In recent years, there's been a major shift in what is expected in a website with regards to device support/responsive design, browser support, search engine optimisation (SEO) and accessibility.
Out of each of these, the one that gets the least love and the attention it needs to be done to a suitable standard is accessibility.
There is a great deal of content readily available on what you should and shouldn't do to support accessibilty including the official W3C standards.
This article is a quick look at just a few ways in which you can enforce accessibility standards and best practice within Sitecore.
Content Management Systems and Maintaining Accessibility Standards
As the name suggests a Content Management System (CMS) empowers Content Authors to be able to manage the content of a website without necessarily being savvy web developers. In Sitecore, this (hopefully) takes the form of a Content Author assembling pages using a swag-bag of individual components, adding them to a page and then inserting their content into numerous content fields to finally be published to their end-users.
Limit the use of Rich Text fields in your Components
Rich Text field types empower a content author to insert rich text in the form of HTML into a content field. This is a very powerful thing to be able to do however it should be used sparingly as this is a big glaring hole in a potentially beutifully accessible website as Content Authors may not understand or have the skills to insert additional markup attributes or adhere to the accessibility standards. Adding Single Line Text fields (for example) which are rendered out into your Views between the HTML tags you choose ensure components are consistently using your accessible markup.
Use Semantic Markup
As developers, we can ensure that we've used nice semantic markup to assist with screen readers. Some of the more common HTML5 semantic markup tags are shown below. This is low effort but enables screen readers to jump to parts of the page more simply and give context to someone using a screen reader.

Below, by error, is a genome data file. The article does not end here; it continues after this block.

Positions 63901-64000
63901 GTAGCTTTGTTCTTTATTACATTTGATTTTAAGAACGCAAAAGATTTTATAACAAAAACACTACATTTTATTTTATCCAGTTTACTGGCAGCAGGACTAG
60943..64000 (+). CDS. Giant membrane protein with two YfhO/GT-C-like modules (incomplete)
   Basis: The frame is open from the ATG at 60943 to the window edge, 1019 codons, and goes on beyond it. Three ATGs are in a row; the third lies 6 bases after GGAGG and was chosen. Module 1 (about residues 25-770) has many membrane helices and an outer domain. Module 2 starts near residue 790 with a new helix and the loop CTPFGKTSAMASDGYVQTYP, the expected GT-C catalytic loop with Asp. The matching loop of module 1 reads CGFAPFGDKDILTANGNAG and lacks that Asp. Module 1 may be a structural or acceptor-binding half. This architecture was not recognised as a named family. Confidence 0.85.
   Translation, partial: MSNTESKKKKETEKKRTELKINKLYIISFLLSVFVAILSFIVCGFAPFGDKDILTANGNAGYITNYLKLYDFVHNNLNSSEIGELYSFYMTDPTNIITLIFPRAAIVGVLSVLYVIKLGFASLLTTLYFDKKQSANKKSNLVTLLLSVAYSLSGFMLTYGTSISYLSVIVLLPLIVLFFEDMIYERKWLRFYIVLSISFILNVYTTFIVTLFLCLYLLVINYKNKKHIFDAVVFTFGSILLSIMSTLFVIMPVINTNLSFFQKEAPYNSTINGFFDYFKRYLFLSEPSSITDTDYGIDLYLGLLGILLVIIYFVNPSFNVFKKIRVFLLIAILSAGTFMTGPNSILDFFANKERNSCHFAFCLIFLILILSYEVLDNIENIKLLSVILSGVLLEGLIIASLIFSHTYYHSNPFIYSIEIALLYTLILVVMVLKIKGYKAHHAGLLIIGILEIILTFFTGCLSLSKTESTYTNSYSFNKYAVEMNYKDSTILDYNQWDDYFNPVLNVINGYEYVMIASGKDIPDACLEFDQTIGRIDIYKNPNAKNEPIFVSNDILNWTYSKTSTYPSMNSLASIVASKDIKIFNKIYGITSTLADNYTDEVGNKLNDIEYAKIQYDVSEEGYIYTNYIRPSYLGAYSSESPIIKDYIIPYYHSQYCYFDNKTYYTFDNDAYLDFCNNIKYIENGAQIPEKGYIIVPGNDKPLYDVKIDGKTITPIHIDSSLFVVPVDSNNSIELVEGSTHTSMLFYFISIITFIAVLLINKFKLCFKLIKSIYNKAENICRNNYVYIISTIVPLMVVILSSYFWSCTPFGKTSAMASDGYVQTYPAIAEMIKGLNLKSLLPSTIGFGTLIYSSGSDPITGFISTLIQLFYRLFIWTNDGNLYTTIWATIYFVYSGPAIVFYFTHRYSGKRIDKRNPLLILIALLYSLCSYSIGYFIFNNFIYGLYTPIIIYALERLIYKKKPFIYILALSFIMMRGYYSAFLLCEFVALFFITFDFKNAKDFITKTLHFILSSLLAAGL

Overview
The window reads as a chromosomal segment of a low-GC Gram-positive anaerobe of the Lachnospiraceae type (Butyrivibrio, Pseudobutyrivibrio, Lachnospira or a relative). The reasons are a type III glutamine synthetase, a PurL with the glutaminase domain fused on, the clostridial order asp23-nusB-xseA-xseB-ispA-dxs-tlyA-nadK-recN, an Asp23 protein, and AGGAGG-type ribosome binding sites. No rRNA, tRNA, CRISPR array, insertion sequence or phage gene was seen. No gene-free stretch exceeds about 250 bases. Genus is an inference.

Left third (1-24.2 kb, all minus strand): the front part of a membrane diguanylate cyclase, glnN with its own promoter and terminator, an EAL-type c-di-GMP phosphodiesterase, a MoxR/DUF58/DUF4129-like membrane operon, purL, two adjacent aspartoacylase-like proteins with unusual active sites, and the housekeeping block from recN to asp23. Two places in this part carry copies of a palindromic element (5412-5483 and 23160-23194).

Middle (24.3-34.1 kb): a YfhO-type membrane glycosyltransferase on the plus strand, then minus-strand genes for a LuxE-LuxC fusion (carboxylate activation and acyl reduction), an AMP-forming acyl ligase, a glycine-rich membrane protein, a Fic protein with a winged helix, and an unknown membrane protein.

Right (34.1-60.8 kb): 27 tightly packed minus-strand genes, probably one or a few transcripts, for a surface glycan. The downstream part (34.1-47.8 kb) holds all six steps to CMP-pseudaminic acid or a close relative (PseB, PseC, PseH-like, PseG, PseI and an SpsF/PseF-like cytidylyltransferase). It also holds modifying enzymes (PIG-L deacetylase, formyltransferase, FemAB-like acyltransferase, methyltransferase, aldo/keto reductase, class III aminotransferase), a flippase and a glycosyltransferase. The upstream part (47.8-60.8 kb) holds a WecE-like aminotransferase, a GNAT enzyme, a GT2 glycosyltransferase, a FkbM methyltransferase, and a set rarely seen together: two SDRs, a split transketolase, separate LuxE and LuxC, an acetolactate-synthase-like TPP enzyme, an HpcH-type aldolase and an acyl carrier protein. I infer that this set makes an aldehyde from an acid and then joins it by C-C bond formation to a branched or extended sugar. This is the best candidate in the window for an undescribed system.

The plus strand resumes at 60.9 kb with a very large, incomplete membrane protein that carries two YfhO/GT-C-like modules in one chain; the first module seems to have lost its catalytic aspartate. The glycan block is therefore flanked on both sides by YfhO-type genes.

<!-- A container used for the web page header --> <header></header> <!-- A container used for the web page footer --> <footer></footer> <!-- A high-level container used to contain all of the content that is unique to a single page and not common to all pages (such as your header/footer) --> <main></main> <!-- A container used to contain blocks of navigation links. Usually placed in the Header or Footer or an aside --> <nav></nav> <!-- A container used for blocking off larger sections of a page's content --> <section></section> <!-- A container used to denote content that is related to the main content on the apge but not part of the primary flow of a page's content. Eg. a glossary or a related advert --> <aside></aside> <!-- A container used to denote reusable content sections such as a blog post or technical article --> <article></article> <!-- Headings should be nested correctly to help assistive technologies identify section headings and nav structures --> <h1>Heading 1</h1> <h2>Heading 2</h2> <h3>Heading 3</h3> <h4>Heading 4</h4>
Sitecore field-level validation
If you can't make them... Make them!
One of the simplest things an accessibility-concious content author can do is to simply add some 'alt text' to an image when they are uploaded. This helps a screen reader provide context to a user. By default, Sitecore will display a red validiation alert on the screen in a couple of places to indicate that alt-text is missing.
The 'type' of validation error configured doesn't stop a user from being able to avoid saving the image without supplying an alt-text value however so what we can do is to locate the rule in question and either update the existing one, or apply a new one which will not allow you to save the item without supplying an alt-text value.
Note: Please be mindful of changing any default sitecore settings. It may be fine to do so, but if in doubt, you should always add your own setting and apply that instead.
There are a number of Validation rules which ship with Sitecore (some shown below). Here you can see how these can be configured. If you want to add your own rule, as with most Sitecore functions, it just needs to inhert the appropriatie "type" and then be referenced in the template with your own class and it's corresponding .dll
When we have a quick look at the types defined in the Sitecore Kernel, you can see some handy comments telling us what will happen when you set the different validation results.
Validation rules can be applied to individual template fields by locating the field item and then scrolling down to find the validiation section and selecting the rule you want as shown a couple of images above.
You can make validation rules as simple or as complex as you need, just consider whether or not it's a nice to have, or an absolute must have before selecting the type of rule or risk the wrath of your Content Authors!
Accessibility review in your Workflow
If possible, employ the use of a Sitecore Workflow and a workflow approval step which goes to a content author who is your accessibility reviewer. This doesn't need to be any more complicated than that. Simply have a Content Approver who knows what they're doing and can help make any neccessary adjustments and get on with your day..
There are also options for submitting your content to an API or 3rd party service to do a review, this just would require creating a custom workflow step (similar to how we created a new validation rule above). Please reach out if you need help or further information on this front.